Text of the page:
France promises €45 billion in coronavirus aid and warns of coming recession

Author thumbnail
AFP/The Local France - [email protected]
France promises €45 billion in coronavirus aid and warns of coming recession
Economy minister Bruno Le Maire said France prepared for an economic recession would follow the coronavirus. Photo: AFP

French economy minister Bruno Le Maire warned on Tuesday that the country faces recession this year as he announced a €45 billion aid package to help businesses and employees cope with the coronavirus crisis.


The government, due to present a series of further support measures shortly, will base them "on a growth forecast of minus one percent, that is to say negative growth," Le Maire told RTL radio on Tuesday morning.

The forecast was "provisional," Le Maire said, as he described the coronavirus as "a disaster for all countries, for the G7 and for France," which would "also lead to recession in the eurozone."

It was a "economic and financial war" that will last some time, Le Maire said. "It will be lengthy, it will be violent.. this war will require us to mobilise all our forces."

Le Maire's announcement came the morning after President Emmanuel Macron's second public coronavirus speech in less than a week, where the president promised to protect French businesses through the coronavirus crisis.

Many businesses, especially airlines, have already been hard hit by the financial repercussions of the coronavirus.

Air France has said it will cut capacity between 70 and 90 percent over next two months.

But the new lockdown will have widespread negative economic impact on all businesses, and on the national economy as a whole.

READ ALSO: What exactly do Macron's new coronavirus restrictions mean?

This is why the French government has now stepped up measures to protect businesses and employees through the looming financial slump.
"We won't add fear of bankruptcy and unemployment to the health crisis," Macron had said during his first speech, on March 12th.
The €45 billion will be used to help struggling businesses and ensure that no employees would lose their salaries during the mandatory period of shut-down.
Ready to nationalise 'if necessary'
The economy minister also said the government was ready to nationalise firms "if necessary" to protect the economy from the fallout.
"I will not hesitate to use any means at my disposal to protect large French enterprises," the minister said during a conference call with journalists.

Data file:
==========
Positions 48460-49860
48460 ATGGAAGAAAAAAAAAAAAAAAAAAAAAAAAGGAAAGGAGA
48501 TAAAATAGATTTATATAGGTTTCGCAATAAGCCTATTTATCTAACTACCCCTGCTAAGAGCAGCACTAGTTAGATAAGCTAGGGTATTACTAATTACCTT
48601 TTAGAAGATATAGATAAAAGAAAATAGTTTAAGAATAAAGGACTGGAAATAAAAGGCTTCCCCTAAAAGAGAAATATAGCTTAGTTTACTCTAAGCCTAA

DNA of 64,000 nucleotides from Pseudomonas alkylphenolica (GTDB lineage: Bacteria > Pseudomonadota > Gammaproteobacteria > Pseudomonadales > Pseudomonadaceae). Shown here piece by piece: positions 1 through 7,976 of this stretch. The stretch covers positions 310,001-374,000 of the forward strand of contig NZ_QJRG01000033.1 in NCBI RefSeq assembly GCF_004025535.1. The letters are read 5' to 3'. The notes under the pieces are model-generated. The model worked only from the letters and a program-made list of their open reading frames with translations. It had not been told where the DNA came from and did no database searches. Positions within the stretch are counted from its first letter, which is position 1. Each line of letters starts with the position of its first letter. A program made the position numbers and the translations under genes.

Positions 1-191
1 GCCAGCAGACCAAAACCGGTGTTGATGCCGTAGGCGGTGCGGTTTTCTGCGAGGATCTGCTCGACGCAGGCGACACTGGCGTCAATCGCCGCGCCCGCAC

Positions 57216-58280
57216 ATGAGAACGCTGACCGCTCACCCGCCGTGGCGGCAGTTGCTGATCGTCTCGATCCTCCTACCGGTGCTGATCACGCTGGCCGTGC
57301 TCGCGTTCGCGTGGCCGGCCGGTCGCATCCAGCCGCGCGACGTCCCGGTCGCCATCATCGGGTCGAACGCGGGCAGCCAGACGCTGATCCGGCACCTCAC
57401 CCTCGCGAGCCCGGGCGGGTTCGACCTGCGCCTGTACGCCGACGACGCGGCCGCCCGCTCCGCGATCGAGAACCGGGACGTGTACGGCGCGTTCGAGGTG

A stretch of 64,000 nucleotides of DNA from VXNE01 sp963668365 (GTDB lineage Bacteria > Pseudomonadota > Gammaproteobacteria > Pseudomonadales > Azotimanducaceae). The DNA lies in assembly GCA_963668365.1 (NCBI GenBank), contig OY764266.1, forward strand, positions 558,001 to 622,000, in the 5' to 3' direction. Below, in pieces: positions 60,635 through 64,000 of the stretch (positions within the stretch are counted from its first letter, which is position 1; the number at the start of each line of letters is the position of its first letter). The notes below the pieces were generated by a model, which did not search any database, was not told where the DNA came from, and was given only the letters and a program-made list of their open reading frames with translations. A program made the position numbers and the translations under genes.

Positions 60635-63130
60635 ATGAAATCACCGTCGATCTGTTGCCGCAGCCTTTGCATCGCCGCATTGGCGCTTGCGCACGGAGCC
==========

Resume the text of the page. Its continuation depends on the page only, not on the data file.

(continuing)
"This can be through capital injections or stake purchases. I can even use the term nationalisation if necessary," he said.
In addition to the already announced tax breaks, businesses can also suspend payments on rent, gas and electricity.

The 'partial unemployment' scheme has also been greatly enlarged so that anyone not able to work because of the crisis can claim benefits, while still having their job held open for them when things return to normal. Employers are barred from firing employees during this period.

Another social measure that has been taken was to extend the traditional winter truce (trêve hivernal), which prevents landlords from evicting tenants during coldest months, by two months after the normal end date on March 31st.
French stock market to tame market volatility
On Tuesday, the French stock market regulator said it was banning short-selling in 92 stocks, a move meant to help tame the massive volatility in the markets caused by the coronavirus epidemic.

"Taking into account the significant losses in recent days on the financial markets, the Financial Markets Authority has decided to take an urgent step," it said in a statement.

The ban order covers mostly bank and financial stocks.

Investors use short-selling to bet the market will fall, putting tremendous downward pressure on prices at a time when buy interest is virtually non-existent.


Join the conversation in our comments section below. Share your own views and experience and if you have a question or suggestion for our journalists then email us at [email protected].
Please keep comments civil, constructive and on topic – and make sure to read our terms of use before getting involved.

Please log in to leave a comment.

See Also